Saturday, April 17, 2010
HSP Comfort Zones and Who We Are
Much has been written in the popular press-- and especially in self-help books-- about the need to "push the envelope" and "step outside our comfort zone" but I feel increasingly compelled to examine this notion, in the specific context of being an HSP.
Where does "complacency" and "learned (self-imposed) helplessness" end, and simply "managing our energy in a self-caring way" begin? I can certainly see how always choosing to stay safe might lead to stagnation, but isn't it also true that much of our greatest creative output happens when we're "in our (comfort) zone?"
A while back, I was talking to a friend about comfort zones and knowing where we are OK and "within limits," and where we're not. Personally, I'm an introvert, and definitely do not possess the well-documented "thrill seeker" gene. Many would consider me rather reclusive and not particularly people-oriented. I'd agree with that assessment-- the psychic energy of crowds can be very exhausting, so I tend to avoid them. That said, I do like people, and I am not socially anxious or avoidant-- it's just that my preference is for spending my time with one person at a time, and I give myself permission to be quite selective about who gets my energy.
My point being, I have certain "limits." My choice of limited social interaction is not a thinly veiled cover for social anxiety, shyness or some other kind of avoidance-- it's a response to the fact that being "on" in a group of ten people for six hours is absolutely and totally exhausting to me. What I would like to add to that statement, is that I may actually have a really good time, with those ten people... that's not what's in question..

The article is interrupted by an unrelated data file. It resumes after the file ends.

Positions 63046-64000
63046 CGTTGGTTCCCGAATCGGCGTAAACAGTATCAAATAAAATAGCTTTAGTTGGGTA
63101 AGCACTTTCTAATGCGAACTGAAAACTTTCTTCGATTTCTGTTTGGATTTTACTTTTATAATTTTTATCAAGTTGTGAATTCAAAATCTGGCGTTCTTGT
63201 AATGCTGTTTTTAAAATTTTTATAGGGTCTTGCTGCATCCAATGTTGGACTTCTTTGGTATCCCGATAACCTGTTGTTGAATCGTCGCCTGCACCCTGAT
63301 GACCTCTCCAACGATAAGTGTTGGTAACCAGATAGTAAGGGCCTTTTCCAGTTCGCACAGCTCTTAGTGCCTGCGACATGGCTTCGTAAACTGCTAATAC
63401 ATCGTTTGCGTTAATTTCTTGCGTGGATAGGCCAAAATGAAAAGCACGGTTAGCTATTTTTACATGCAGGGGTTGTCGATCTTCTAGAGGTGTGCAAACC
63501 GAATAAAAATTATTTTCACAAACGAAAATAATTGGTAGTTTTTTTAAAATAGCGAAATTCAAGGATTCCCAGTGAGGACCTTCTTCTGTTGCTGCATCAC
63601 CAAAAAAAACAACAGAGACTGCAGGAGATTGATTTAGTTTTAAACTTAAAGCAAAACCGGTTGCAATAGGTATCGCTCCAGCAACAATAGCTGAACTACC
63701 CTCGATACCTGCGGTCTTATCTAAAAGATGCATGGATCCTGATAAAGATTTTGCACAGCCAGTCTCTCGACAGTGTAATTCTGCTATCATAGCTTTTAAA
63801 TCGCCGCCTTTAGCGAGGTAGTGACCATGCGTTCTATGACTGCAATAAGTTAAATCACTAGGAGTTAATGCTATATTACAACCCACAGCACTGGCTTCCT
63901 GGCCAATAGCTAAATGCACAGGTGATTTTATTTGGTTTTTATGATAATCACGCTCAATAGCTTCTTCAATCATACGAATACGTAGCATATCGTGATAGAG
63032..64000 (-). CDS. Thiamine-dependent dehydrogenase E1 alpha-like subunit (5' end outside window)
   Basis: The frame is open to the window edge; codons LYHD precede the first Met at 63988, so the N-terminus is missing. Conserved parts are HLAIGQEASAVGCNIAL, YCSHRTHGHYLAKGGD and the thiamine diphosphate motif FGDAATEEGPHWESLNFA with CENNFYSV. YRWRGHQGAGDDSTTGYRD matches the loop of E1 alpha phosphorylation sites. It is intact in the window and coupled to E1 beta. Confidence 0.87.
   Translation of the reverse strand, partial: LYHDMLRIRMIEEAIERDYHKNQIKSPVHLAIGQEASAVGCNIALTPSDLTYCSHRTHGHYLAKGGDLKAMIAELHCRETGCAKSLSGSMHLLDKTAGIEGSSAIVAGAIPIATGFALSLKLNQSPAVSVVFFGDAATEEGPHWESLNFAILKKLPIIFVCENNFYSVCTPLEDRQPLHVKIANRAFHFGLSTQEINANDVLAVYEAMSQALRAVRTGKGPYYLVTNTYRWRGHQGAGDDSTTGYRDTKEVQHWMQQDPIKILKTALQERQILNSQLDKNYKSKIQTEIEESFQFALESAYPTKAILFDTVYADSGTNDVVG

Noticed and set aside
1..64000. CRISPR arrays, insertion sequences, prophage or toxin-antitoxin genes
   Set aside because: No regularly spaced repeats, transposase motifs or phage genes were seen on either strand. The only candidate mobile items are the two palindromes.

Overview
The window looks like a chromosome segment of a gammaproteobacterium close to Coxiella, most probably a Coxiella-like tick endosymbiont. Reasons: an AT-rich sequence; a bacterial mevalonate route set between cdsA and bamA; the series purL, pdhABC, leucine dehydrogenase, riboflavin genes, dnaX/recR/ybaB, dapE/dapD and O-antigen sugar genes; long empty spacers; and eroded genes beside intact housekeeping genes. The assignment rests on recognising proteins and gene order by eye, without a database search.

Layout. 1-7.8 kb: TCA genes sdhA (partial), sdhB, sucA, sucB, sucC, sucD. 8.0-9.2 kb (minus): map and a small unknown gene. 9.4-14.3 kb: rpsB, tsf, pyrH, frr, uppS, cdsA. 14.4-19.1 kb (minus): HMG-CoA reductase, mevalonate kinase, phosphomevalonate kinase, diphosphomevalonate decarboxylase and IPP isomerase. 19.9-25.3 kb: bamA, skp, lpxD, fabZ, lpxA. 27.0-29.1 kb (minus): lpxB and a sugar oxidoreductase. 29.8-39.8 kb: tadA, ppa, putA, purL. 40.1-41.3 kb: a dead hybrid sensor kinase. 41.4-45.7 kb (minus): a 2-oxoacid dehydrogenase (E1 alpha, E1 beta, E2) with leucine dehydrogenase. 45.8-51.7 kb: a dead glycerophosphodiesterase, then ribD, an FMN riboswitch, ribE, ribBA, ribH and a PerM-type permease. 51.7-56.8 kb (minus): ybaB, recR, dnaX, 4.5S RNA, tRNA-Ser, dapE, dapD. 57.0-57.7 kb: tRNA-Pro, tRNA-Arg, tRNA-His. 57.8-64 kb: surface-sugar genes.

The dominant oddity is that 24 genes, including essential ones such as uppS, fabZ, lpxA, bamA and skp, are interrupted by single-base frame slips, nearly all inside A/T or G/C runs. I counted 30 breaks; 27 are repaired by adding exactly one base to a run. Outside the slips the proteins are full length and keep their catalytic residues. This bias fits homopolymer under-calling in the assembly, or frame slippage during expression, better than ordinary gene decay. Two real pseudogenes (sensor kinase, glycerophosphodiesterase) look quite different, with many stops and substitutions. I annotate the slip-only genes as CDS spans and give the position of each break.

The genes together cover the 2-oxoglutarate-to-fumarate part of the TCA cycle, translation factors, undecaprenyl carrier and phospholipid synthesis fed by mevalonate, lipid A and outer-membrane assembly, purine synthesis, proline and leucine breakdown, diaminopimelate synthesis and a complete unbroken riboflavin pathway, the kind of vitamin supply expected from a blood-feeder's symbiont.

I feel that when we consider "Comfort Zones," especially as HSPs, we must pause to consider the deeper "whys" that draw us to staying in them. Staying within our comfort zone because we are fearful of leaving it is a very different situation from choosing to mostly stay in it because experience has taught us that it's simply wise self-management.
There are those who would argue that we can "train ourselves" to overcome things that are difficult for us. Sure. I can also train myself to hit myself in the head with a ball peen hammer every morning... but why would I want to? What are our motivations? Simply pushing outside our comfort zones "for its own sake" is just plain idiocy, and surely almost as toxic as feeling trapped inside by fear. To use a simple metaphor, if you know you're going to throw up every time you ride a rollercoaster, don't keep riding rollercoasters just because "it's outside your comfort zone!"
It should also be remembered that comfort zones are not a "one size fits all" proposition. Although it's a nice ideal-- heavily perpetuated by the "New Age" movement-- that we are all one and the same, the truth of our lives in this three-dimensional plane of existence is that we are NOT all equal, and NOT all the same. We may be the same in the eyes of Spirit, but not in terms of biology! Let's just start with the very fact that we are sitting here, and have "differentiated ourselves" as HSPs. What could be a clearer statement that "we are not the same" than that?
Anyway, to conclude this train of thought, I believe we must pause and question not so much the "that" we have Comfort Zones, but the "why" being in them. A Comfort Zone is a healthy self-preserving space which shouldn't be regarded negatively unless we become pathological about never leaving it.
Talk Back: How aware are you of your Comfort Zones? When you are completely honest with yourself, do you use them as a way to retreat from (or avoid) life, or just as a safe haven that gives you the strength to make "excursions?" Do you feel like you are in balance, with your "in" and "out" time?
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